As a family, we have battled, shouted from roof tops and made many phone calls to get to this point today. At times, we have fallen out with medics, voiced our concerns, but equally expressed gratitude to those that have listened and taken time to help.
Having a child diagnosed with pancreatitis is not easy. To have a second child diagnosed, took our battles to a whole new level.
We were not happy with just managing symptoms, for which we manage many; pain, enzyme insufficiency, fatigue, joint pain, nausea, dizziness, low mood and the ongoing uncertainty that we could be heading to hospital with an acute flare at any time. But we do all this our way and we have learnt that at times, we can be battle-weary, but we are also now, battle-smart.
The hours we have spent researching, compiling folders of medical letters and looking for possible support is unquantifiable. We have joined Facebook groups, waded through information, much American, to try and find something that could help.
We have two beautiful, intelligent and caring daughters, who have their whole lives ahead of them. We weren’t going to let a medical diagnosis take this away from them.
Grace has more to deal with daily. Her life is currently very different. She has learnt to manage pain and fatigue, without anyone around her knowing. At times this is to her detriment, as it can go unnoticed and difficult for some to believe. She has had to learn ways to cope and manage, that you wouldn’t want any child or young person to consider. For years she felt unheard and when she received her initial diagnosis, there was a sense of relief as she suddenly had a reason for why she felt poorly.
As Grace has been poorly for many years, in varying levels, we have looked at her support holistically and she currently has acupuncture to help manage her pain, which has worked. We have changed the whole family’s diet to be healthy and limit certain food groups. This too has been positive. Grace has very little active tissue within her pancreas, she will need enzyme replacements for her whole life, but we hope in the future alongside her consultants to eventually cut down on her other medications.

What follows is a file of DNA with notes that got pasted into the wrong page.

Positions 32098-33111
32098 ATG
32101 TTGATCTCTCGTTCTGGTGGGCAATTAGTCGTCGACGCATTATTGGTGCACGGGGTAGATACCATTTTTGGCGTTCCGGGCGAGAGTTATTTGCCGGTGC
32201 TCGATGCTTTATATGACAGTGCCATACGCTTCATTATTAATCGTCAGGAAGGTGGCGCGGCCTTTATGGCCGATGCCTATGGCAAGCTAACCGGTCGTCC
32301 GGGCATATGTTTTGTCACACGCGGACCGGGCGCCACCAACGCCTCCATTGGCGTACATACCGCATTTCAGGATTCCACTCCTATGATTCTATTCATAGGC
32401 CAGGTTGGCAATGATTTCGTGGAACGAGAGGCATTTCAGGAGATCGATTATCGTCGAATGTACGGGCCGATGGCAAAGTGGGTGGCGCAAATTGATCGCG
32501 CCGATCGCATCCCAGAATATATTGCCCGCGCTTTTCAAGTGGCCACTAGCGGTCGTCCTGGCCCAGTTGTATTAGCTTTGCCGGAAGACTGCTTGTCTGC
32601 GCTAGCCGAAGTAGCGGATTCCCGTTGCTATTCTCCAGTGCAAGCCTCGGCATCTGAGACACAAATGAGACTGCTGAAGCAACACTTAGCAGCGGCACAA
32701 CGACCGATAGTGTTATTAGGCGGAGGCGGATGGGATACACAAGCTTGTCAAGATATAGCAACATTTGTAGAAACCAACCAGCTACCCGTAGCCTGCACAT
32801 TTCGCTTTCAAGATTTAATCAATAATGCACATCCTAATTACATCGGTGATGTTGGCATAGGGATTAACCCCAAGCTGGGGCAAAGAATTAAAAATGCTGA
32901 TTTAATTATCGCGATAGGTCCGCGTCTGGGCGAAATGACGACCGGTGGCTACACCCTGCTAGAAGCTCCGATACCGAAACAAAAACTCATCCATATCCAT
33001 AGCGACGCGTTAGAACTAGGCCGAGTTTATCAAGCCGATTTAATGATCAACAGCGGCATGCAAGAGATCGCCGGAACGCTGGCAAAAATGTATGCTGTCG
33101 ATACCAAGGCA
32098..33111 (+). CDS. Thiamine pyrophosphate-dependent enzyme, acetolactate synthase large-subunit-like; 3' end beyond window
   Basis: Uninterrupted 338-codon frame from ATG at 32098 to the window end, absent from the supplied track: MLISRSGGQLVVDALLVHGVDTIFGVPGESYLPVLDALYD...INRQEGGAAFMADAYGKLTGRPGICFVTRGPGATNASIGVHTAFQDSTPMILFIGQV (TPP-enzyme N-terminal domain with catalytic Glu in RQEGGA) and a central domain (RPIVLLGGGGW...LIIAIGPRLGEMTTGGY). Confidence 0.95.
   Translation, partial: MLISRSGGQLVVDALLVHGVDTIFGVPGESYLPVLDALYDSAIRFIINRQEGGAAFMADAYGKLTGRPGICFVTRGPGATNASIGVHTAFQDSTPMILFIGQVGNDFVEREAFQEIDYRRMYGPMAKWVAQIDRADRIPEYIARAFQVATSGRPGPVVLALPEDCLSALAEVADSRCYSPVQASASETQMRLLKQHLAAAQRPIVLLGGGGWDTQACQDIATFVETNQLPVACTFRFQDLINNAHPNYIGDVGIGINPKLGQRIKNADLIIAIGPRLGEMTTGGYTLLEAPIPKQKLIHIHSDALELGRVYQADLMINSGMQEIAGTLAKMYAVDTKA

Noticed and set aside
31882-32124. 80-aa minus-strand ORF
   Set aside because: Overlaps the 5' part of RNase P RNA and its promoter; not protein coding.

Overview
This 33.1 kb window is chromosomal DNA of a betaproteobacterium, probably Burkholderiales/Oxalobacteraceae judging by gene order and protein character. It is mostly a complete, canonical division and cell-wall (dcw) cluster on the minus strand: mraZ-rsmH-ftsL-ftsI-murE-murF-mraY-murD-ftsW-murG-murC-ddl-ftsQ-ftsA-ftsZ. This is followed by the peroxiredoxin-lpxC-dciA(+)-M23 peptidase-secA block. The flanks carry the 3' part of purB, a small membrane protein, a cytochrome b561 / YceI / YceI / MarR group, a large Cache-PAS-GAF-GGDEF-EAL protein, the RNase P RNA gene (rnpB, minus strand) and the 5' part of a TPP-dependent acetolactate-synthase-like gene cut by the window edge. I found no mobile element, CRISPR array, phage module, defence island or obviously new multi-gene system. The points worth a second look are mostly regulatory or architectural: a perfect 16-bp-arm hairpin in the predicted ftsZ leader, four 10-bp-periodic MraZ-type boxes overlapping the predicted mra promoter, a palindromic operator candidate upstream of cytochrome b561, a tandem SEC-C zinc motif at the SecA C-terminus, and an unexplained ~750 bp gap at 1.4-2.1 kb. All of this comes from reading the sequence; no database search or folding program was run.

Isabelle has watched her sister struggle and then she received her own diagnosis to match! Although they have identical genetics, it has presented very differently in both. Isabelle has returned to ‘normal’ levels of activity and currently just battles to gain weight. We hope that she won’t experience the levels of symptoms that Grace has, as it’s been diagnosed far earlier in her presentation. She also has no identified damage to her pancreas.
We do feel that we now have the right team in place to help navigate the pancreatitis and related Cystic Fibrosis. That wasn’t straightforward and we would say to anyone, if it doesn’t feel right, you have to ask questions and don’t always think that the medics know everything. We have had to find people that were interested in helping, not just following a standard script. Pancreatitis is rare in children, but we have two and we weren’t going to let that be a barrier to finding answers.
They have qualified for a Cystic Fibrosis medication, again not something that was offered at the start, we had to ask the right questions and make suggestions. We have got there there and it has just been signed off. We wait for the arrival to see how it works. Perhaps, we’ll be back next year to report on its impact.
There is no effective treatment for pancreatitis. There is no cure.
Guts UK is the only UK charity funding a research fellowship into pancreatitis.
People are suffering, people are dying, all because of a lack of knowledge about our guts. Join our community and champion our cause by donating to our life-saving research today.